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#1 moshes

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Posted 28 January 2003 - 03:39 PM

Delighted with the web.
Keep doing the right things right.
Can anyone suggest CCPs along the line in a plastic plants for flexible laminated and printed packs or a plant for rigid printed containers ?
Tks


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#2 Jan Verhoeven

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Posted 28 January 2003 - 05:30 PM

You asked: "Can anyone suggest CCPs along the line in a plastic plants for flexible laminated and printed packs or a plant for rigid printed containers ?"

As a matter of fact one could SUGGEST a lot of CCPs. Please be aware that the standard offers you the opportunity to put your specific processing and hazard occurrence knowledge in the analyses and assessment (see section 3.2):

Risk = a function of P and E:

P = probability of occurrence of a hazard (a potential risk)
E = adverse effect

Regarding E: is the effect on consumer health and/or on product quality. The technique is applicable to quality control points as well as to food safety issues.

It can be simple arithmetic in case you assign appropriate numbers to P and E.
(Similar to the FMEA technique in assessing automotive hazards , but even more simple). Do not copy CCP's from others; it will result in a unmanagable system. Make it your own system.

Regards,

Foodfocus - Jan Verhoeven


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#3 Simon

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Posted 28 January 2003 - 09:26 PM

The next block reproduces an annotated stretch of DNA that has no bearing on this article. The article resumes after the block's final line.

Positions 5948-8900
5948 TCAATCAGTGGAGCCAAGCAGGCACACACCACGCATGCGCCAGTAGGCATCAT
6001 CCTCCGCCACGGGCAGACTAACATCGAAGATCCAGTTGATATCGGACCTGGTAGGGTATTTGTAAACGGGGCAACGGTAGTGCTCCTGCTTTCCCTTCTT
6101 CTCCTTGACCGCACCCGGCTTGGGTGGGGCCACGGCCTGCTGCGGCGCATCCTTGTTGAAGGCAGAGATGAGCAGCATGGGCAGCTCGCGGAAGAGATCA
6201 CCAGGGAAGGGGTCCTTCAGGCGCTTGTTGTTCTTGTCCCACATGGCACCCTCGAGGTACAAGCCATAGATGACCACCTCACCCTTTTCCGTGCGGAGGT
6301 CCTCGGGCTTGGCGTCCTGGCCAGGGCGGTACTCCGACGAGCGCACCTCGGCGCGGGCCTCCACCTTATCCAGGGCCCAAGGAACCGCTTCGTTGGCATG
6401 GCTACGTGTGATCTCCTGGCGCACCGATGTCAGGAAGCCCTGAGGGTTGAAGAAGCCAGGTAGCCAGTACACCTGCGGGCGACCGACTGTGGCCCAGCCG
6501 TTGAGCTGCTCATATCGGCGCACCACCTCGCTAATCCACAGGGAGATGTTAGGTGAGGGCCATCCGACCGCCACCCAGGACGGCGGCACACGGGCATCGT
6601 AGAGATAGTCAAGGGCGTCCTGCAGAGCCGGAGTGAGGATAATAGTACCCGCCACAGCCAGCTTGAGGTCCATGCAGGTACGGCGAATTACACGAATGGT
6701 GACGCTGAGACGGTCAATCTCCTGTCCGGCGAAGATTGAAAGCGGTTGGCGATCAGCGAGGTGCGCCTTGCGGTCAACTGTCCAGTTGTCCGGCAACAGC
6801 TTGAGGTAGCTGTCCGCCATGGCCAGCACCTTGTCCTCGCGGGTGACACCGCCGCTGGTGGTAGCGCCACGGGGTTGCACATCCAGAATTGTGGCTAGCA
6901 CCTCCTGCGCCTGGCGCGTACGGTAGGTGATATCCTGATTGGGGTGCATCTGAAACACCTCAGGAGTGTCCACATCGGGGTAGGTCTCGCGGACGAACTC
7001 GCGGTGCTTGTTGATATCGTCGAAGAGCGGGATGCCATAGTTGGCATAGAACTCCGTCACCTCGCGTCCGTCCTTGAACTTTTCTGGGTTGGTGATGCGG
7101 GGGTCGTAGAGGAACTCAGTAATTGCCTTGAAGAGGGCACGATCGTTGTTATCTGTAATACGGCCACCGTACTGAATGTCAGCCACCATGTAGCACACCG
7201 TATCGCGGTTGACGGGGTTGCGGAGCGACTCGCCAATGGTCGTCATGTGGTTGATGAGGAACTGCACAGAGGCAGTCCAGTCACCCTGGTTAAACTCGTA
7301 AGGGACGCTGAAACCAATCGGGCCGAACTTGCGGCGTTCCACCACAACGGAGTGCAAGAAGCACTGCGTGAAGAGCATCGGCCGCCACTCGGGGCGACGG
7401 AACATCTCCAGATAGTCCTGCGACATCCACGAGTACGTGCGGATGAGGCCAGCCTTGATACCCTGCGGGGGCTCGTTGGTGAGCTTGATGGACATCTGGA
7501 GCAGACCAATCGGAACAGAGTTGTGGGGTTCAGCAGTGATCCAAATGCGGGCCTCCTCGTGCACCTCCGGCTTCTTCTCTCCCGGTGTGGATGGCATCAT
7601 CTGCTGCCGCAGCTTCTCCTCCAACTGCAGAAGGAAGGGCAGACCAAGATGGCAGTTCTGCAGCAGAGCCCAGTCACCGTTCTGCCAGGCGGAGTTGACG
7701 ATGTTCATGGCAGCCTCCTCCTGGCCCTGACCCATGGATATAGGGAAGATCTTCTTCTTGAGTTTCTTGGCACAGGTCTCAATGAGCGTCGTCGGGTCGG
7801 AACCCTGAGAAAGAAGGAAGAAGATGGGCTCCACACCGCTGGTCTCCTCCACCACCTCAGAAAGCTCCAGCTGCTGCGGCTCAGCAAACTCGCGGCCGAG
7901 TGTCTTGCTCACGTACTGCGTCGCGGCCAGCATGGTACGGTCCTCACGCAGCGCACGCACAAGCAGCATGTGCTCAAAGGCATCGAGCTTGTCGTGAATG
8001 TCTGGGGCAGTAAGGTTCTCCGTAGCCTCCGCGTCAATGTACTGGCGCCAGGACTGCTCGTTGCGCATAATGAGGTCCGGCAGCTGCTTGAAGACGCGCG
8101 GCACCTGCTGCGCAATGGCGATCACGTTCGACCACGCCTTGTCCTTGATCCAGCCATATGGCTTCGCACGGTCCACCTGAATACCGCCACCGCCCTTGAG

Hi Guys,

I hope I haven't confused you by moving the topic into here.

It's best to try and discuss The BRC/IoP Packaging Standard and HACCP separately where possible, as although the Standard is very relevant in Europe - it has not been adopted worldwide - yet! Obviously there will be some crossover discussion.

Moshes

Don't get too hung up on Critical Control Points (CCP's), this is where countless people trying to develop a HACCP system in a non-food environment struggle. I think Jan answered your question very well. I totally agree with him when he says 'you must make the system your own'.

Do the flow diagram, list all the hazards associated with each process step and then carry out the hazard analysis (risk assessment) on them. You may find that your hazard analysis doesn't identify any CCP's - which is fine - it's your system and you will have considered the hazards and controls very carefully with your team.

Hazard analysis (risk assessment)
L X S = risk rating
(L) = Likelihood of the hazard occurring
(S) = the Severity of the outcome

I think Jan said P (probability) E (effect) - It's the same thing!

That said if you are not asking for a CCP prescription (and I'm sure your not). Your question then is what kind of things could be considered CCP's in my operation?

A lot of things will be very undesirable like insects, lubricants, dust, dirt, hair, blood, wood, waste material, and these should be controlled by factory-wide systems and procedures such as pest control, personal hygiene, cleaning etc. In my experience though it is blades and glass that have the real potential to cause injury (food safety hazards), especially I would say in the manufacture of containers (there is a place for them to sit). Therefore it is imperative that you have a glass control/glass breakage system in place and a blade control (issue and disposal) system in place - an additional control might be to invert the containers before packing. Is this a Critical Control Point?